Incentivized Mergers and Cost Efficiency: Evidence from the Electricity Distribution Industry

46 Pages Posted: 18 Nov 2020

Date Written: July 10, 2020

Abstract

In an effort to lower costs of provision, authorities have encouraged the consolidation of providers for a number of services such as electricity distributors, school boards, hospitals, and municipalities. In this paper we propose an endogenous merger process to evaluate the impact of government-provided incentives on consolidation patterns, and to evaluate the resulting outcomes. The process takes as input estimates from a stochastic frontier cost model, which yields an average cost curve for the industry. Policy parameters are used to simulate final configurations using offers that are the output of a Nash Bargaining problem. The efficiency of candidate merged entities is determined by a relative-influence function that measures the degree to which the combination of the involved firms’ levels of efficiency results in cost-increasing amalgamations, and an interconnection cost that measures the impact of the size of the conglomerate that is formed. We calibrate parameters by applying the merger process to replicate the observed industry reconfiguration and then use these parameters to simulate the consolidation patterns that would have resulted from different policy incentives. We apply the method to the case of Ontario, where past mergers of local electricity distribution companies were incentivized by transfer tax reductions and a further round of mergers was recently proposed. Our findings suggest that the proposed tax incentive would have no impact on efficiency levels and consolidation patterns, and that even a substantial subsidy would still leave about five times as many LDCs as desired by policy makers.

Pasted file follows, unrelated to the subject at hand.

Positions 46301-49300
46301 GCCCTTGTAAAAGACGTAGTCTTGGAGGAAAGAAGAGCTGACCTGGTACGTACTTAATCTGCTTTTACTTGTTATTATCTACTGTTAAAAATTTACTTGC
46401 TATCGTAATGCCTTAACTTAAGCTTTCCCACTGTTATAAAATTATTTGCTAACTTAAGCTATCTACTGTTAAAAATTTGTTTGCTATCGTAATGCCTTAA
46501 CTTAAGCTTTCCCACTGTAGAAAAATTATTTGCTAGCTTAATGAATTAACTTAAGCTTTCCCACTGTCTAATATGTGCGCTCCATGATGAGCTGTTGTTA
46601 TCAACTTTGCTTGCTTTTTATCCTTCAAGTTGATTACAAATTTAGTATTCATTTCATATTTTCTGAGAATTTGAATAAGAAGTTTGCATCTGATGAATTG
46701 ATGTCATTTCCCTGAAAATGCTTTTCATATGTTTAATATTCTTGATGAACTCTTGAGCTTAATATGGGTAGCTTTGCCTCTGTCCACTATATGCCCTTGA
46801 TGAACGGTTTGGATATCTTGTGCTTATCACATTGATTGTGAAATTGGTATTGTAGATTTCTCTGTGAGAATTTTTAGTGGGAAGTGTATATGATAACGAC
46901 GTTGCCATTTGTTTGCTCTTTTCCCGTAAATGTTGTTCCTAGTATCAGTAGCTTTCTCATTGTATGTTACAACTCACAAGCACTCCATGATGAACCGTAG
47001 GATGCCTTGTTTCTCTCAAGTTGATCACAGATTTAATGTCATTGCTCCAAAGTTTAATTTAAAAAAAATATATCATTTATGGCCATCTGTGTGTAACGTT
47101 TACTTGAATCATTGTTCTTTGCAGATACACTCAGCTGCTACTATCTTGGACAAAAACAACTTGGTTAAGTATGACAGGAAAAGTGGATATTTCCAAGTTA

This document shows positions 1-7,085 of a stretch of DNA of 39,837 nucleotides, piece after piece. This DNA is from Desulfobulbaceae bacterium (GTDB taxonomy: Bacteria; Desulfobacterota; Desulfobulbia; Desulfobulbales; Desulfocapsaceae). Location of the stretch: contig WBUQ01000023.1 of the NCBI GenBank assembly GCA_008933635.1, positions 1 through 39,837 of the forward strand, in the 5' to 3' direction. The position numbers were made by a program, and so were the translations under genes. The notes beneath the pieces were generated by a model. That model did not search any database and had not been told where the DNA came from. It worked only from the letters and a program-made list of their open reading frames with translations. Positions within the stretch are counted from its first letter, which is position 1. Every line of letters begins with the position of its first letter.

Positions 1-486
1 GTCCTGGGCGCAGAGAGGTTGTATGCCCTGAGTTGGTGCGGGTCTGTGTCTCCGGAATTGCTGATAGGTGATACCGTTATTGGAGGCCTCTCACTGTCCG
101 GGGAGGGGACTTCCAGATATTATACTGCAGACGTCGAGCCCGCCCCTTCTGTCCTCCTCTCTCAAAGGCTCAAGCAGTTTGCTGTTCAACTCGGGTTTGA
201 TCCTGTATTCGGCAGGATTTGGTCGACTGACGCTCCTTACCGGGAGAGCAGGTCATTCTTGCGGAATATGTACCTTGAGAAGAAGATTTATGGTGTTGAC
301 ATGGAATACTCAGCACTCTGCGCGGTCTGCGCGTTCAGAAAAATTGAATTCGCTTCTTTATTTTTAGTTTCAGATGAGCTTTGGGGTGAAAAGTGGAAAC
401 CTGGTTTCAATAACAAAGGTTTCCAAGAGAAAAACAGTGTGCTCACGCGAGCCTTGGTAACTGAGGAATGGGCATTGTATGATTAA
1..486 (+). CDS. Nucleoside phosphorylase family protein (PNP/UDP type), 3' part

Keywords: mergers, electricity distribution, economies of scale

JEL Classification: L10, L43, L94

Suggested Citation

Clark, Robert and Samano, Mario, Incentivized Mergers and Cost Efficiency: Evidence from the Electricity Distribution Industry (July 10, 2020). Available at SSRN: https://ssrn.com/abstract=3703127 or http://dx.doi.org/10.2139/ssrn.3703127

Robert Clark

Queen's University ( email )

Kingston, Ontario K7L 3N6
Canada

Mario Samano (Contact Author)

HEC Montreal ( email )

3000, Chemin de la Côte-Sainte-Catherine
Montreal, Quebec H2X 2L3
Canada

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